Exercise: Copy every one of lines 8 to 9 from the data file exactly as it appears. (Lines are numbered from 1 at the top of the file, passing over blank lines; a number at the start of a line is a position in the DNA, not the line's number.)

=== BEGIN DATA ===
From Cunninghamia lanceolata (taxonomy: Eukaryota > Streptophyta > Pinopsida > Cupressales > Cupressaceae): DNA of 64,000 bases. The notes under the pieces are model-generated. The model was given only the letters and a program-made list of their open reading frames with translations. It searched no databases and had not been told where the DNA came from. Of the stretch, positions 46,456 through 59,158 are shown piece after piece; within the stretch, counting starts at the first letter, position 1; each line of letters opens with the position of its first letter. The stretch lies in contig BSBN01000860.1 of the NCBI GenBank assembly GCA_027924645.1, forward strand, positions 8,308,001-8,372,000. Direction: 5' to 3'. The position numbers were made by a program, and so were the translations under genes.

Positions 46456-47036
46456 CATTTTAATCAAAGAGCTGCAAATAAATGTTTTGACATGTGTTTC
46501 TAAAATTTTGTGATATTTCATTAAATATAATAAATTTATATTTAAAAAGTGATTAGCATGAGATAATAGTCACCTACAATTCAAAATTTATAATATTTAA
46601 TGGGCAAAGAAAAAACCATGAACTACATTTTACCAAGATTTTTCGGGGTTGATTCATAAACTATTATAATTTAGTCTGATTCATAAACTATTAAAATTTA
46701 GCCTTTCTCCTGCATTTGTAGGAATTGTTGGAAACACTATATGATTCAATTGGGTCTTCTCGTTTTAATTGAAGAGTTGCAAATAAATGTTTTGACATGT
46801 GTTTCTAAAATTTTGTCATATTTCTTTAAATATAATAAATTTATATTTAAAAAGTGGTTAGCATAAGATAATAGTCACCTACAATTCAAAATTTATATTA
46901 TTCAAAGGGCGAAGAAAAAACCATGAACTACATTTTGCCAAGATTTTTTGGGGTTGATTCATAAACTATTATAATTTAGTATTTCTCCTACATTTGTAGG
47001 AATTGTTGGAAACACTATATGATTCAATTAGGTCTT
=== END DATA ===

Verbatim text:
46901 TTCAAAGGGCGAAGAAAAAACCATGAACTACATTTTGCCAAGATTTTTTGGGGTTGATTCATAAACTATTATAATTTAGTATTTCTCCTACATTTGTAGG
47001 AATTGTTGGAAACACTATATGATTCAATTAGGTCTT